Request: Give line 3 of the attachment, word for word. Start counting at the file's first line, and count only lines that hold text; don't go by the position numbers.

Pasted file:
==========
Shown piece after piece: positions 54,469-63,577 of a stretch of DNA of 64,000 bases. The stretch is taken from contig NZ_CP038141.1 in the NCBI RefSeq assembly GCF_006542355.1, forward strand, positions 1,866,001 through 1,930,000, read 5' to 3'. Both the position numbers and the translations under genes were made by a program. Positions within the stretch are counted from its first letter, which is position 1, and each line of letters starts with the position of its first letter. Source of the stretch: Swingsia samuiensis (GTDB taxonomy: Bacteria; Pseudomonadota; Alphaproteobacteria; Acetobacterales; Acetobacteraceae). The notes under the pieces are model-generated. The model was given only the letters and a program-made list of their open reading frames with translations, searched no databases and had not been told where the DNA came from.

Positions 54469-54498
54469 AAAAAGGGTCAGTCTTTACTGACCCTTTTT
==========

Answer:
54469 AAAAAGGGTCAGTCTTTACTGACCCTTTTT